Environment Secretary George Eustice said today that Brits can travel to countries on the Government’s “amber list” (which includes most European countries) in order to visit friends and family, so long as they quarantine on their return to the U.K.. This forced the Prime Minister to clarify that people should only travel to these countries if they “absolutely have to”. The Times has the story.
Travel agents have received almost triple the number of inquiries for holidays to nations on the amber list this week after the Government lifted its ban on international travel.
However, the Prime Minister said it was “very important for people to grasp” that the medium-risk category in the traffic-light system did not indicate a holiday destination…
The Government’s official travel advice states: “You should not travel to amber-list countries or territories.”
George Eustice… said this morning that the medium category existed because there would be “reasons” people needed to travel abroad, such as visiting family and friends…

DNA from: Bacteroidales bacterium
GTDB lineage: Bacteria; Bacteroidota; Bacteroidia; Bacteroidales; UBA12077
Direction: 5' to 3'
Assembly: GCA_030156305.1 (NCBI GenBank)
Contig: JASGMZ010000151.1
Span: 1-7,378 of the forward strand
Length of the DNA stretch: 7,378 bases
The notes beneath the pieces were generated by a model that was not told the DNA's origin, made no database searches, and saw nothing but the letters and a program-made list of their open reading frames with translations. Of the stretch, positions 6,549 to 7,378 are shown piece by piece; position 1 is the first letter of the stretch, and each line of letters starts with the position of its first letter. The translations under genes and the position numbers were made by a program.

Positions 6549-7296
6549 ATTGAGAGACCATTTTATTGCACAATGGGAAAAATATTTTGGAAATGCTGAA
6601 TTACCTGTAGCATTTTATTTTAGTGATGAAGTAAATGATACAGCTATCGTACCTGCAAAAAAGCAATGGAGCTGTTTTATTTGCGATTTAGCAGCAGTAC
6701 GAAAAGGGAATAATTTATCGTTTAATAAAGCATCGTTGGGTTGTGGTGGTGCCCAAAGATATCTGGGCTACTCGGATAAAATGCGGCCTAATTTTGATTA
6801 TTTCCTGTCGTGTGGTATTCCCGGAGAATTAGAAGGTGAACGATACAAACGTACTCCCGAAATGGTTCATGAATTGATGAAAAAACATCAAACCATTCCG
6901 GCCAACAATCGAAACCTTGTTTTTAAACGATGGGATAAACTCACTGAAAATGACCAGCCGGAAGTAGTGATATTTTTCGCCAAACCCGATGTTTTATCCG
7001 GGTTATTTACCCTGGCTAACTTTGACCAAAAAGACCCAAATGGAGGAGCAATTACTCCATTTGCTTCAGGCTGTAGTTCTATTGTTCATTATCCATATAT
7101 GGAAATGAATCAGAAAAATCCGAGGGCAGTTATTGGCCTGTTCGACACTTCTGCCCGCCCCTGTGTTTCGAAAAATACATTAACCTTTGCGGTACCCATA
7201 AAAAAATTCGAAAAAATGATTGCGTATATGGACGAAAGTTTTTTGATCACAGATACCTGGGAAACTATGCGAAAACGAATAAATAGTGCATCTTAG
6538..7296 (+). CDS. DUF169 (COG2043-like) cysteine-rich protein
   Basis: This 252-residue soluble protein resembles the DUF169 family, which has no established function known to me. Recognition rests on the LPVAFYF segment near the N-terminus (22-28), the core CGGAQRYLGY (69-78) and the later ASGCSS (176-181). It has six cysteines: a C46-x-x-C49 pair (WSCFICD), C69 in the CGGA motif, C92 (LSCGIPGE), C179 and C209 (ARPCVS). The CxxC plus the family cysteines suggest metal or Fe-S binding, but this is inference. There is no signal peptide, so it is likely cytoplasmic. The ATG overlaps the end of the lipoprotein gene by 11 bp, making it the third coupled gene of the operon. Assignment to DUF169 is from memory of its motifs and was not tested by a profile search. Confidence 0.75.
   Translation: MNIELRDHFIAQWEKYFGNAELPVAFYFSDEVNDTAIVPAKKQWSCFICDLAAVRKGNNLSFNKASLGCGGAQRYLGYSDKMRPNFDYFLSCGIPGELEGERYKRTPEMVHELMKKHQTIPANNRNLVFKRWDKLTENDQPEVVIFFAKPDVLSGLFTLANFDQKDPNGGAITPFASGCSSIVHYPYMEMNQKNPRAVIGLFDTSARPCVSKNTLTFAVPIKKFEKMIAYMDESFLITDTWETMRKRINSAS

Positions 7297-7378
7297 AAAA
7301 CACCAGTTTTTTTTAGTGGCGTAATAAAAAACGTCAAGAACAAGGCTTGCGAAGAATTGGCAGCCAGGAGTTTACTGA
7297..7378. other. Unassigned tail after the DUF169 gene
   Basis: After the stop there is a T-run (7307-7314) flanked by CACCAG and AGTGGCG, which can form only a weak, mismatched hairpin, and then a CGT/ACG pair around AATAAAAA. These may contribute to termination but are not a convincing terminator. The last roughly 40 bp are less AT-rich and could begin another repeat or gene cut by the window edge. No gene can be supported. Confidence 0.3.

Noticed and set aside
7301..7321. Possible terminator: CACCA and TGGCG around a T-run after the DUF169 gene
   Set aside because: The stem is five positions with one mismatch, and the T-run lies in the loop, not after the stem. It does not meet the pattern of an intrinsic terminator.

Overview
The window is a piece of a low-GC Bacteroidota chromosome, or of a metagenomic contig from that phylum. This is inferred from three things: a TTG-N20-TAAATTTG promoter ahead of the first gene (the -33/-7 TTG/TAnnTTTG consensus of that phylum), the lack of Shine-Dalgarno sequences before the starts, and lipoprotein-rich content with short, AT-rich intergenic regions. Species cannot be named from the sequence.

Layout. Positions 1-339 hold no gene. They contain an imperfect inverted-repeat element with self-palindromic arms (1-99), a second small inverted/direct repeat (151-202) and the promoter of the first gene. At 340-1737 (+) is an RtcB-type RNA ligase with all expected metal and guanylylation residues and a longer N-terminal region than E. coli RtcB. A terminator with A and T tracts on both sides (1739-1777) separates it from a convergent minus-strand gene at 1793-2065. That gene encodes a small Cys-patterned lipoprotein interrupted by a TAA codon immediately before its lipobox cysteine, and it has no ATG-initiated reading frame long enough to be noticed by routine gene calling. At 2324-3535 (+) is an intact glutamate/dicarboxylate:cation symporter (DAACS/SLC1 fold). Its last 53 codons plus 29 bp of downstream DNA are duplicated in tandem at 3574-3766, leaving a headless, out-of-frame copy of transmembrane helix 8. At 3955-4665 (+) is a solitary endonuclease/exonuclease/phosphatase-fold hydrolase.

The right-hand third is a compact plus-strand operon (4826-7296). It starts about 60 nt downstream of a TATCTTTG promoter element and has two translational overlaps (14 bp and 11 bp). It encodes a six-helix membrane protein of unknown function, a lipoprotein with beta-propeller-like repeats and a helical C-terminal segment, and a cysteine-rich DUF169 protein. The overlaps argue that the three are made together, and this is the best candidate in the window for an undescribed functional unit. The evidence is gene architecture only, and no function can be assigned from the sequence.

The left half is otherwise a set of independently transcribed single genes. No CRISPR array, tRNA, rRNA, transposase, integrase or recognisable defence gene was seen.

Asked why, despite the travel advice, more than 150 aircraft had departed the U.K. yesterday for amber-list countries, Eustice told Today on BBC Radio 4: “We don’t want to stop travel altogether and the reason… that we have the amber list is there will be reasons why people feel they need to travel either to visit family or indeed to visit friends.”…
Hours later Johnson overruled Eustice, telling reporters: “I think it’s very important for people to grasp what an amber-list country is: it is not somewhere where you should be going on holiday, let me be very clear about that.
“And if people do go to an amber-list country – they absolutely have to for some pressing family or urgent business reason – if they have to go to an amber-list country, then please bear in mind that you will have to self-isolate, you’ll have to take tests and do your passenger locator form and all the rest of it, but you also have to self-isolate for 10 days when you get back.
“And that period of self-isolation, that period of quarantine, will be enforced with fines of up to £10,000, so I think it’s important for you to understand what an amber-list country is. People need to understand that an amber-list country is definitely not a green-list country.”
The amber list covers 171 countries and territories, with only a dozen destinations on the quarantine-free green list. Travellers arriving from 43 “red” nations have to pay £1,750 each to quarantine in a hotel for 10 days when they return.
Worth reading in full.